Question 1: Tells us three things about who you are and where you come from.
1) I grew up on a farm on Queensland’s Darling Downs. As such, I spent a lot of time fencing, horse riding and handling cattle as a girl.
2) As a young reader, I loved animals, especially horses. Many of the books I read for years were horsey stories, both fiction and non-fiction. (And I still love a good horsey story, like those by CWD members Cecily Anne Paterson and Jenny Glazebrook.)
3) As a young person, my career goal was to either become a vet or a professional musician. I did neither of these.
Question 2: Tell us about your writing (or editing/illustrating etc). What do you write and why?
My interest in writing stems from being raised in a family that valued stories. Presently, I’m primarily writing young adult novels, and have published a technical thriller YA trilogy (Blaine Colton trilogy). Many years ago I was focussed more on writing historical fiction and I also write poetry. My coming release, Porcelain Dream, a time-slip YA science fantasy, brings together the historical and YA genres.
Question 3: Who has read your work? Who would you like to read it?
My YA novels have a fairly broad readership, but the scientific elements tend to attract readers who have an interest in sci-fi. It's probably useful to note I write near science fiction, so my stories are written in the real world, in Australia, and the technology seems like it could be feasible in our current age. (Based on the 'What if science could?' premise, some readers expect something quite different.) I aim for a target age of 13+ though the youngest readers I know of are 11 and the most mature 'young adult' reader I know of is 98. 😊 As any author can attest, the best compliment is when a reader contacts you to say how much they loved your work, and to ask when the next book is being released. My aim is to share my stories with a broader readership, and I’m currently working through a variety of online features via my blog to showcase the different aspects of my novels.
Question 4: Tell us something about your process. What challenges do you face? What helps you the most?
I used to say a lack of quality writing time was the greatest challenge to my creative process, but lately I’ve had a great deal happening in my world. My head is overflowing with many things, few to do with writing, and when I do get those mini-writing opportunities, it’s much harder to generate purposeful creative thought to make the most of those times. Just like any other area of life, writing is also subject to seasons of change (like this current one!). For this reason I think it’s important to have a flexible approach to writing, and even if you can’t get actual writing done for a few days … weeks … keep jotting down ideas and engaging the imagination in story development. That way when an opportunity does arrive to get writing, it’s much easier to get back on track.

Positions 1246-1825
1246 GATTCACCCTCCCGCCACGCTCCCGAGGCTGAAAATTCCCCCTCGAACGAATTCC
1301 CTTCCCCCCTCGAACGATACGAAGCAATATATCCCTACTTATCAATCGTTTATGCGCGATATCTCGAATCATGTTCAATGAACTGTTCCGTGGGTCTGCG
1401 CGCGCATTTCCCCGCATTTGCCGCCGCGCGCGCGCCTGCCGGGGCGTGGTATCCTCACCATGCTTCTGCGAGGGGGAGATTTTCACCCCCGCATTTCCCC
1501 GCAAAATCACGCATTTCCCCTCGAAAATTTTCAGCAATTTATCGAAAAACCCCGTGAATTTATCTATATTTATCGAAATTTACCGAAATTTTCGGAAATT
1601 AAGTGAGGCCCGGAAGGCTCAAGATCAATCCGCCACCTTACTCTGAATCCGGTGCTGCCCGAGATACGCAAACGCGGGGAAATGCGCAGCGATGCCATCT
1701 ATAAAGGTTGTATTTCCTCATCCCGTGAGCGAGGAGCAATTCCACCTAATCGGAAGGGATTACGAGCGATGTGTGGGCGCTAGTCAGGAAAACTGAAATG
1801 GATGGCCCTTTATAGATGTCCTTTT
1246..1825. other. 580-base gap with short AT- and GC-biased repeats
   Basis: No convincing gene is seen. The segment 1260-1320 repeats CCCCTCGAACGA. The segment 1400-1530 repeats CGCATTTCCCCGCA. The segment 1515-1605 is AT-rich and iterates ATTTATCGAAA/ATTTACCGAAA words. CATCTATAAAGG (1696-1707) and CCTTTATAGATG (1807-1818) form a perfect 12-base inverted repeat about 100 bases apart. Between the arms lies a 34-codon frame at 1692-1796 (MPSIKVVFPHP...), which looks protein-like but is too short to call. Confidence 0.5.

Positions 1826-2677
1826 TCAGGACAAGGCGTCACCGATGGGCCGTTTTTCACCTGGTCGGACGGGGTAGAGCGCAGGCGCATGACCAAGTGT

Question 5: What is your favourite Writing Craft Book and why?
I’ve read quite a number of quality writing craft books, and I found those by Writers Digest, Kate Grenville, James Scott Bell particularly good, but based on the conversations by other writers, there’s one book I’m SUPER keen to read: Story Genius by Lisa Cron.
Question 6: If you were to give a shout-out to a CWD author, writer, editor or illustrator – who would they be?
That’s a really hard question! There are so many amazing writers in CWD, with diverse gifts and writing styles. That said, if I were to base my criteria on the active encouragement and promotion of other writers, there are some stand out authors, including Jeanette O’Hagan, Anusha Atukorala and Nola Passmore. Not only are they talented writers, but these gorgeous humans also have a generous heart for seeing other writers succeed. I'd also love to give the 2017 Omega Writer's CALEB prize finalists a shout out. This names some fabulous writers and CWD members, including long term advocates of Australasian Christian writers (speaking of gorgeous humans seeking the success of other writers), Anne Hamilton and Ruth Bonetti. It's definitely worth checking out the authors in the 2017 prize finals. (Seriously, this shout out list could go on all day!)
Question 7: What are your writing goals for 2018? How will you achieve them?
2018 holds some exciting opportunities, including release of my next novel. Porcelain Dream, through Rhiza Press, is due out mid-year. It's been a long-term project, rewriting a story I penned over a decade ago. Much editing and revision has been needed, but it's been satisfying finally seeing the novel come together. There are also some exciting Omega Writers events in store: the Toowoomba Chapter Writer’s Retreat in May; the annual Omega writers conference in October; and the Omega Book Fair in March. I’m also hoping to attend another pop-culture festival as a stall holder with fantasy/sci-fi authors, Jeanette O’Hagan and Lynne Stringer. We had a blast at our first ever pop-culture event, it would be a shame to not make the effort again in 2018.
Question 8: How does your faith impact and shape your writing?Faith shapes our perception of the world, our values, and our responses to each situation we encounter in life. If a person is living out their faith, I think it’s impossible to separate those beliefs from who we are, even in our creative pursuits. Personally, my writing probes some pretty key issues of life, including self-worth, the value of life, bioethics, relationships, faith and more, and these perspectives are intrinsically informed by whatever belief system we hold. I try and put a face to these issues through my characters, and let the reader journey with them as they try and work out what they think/believe, and why.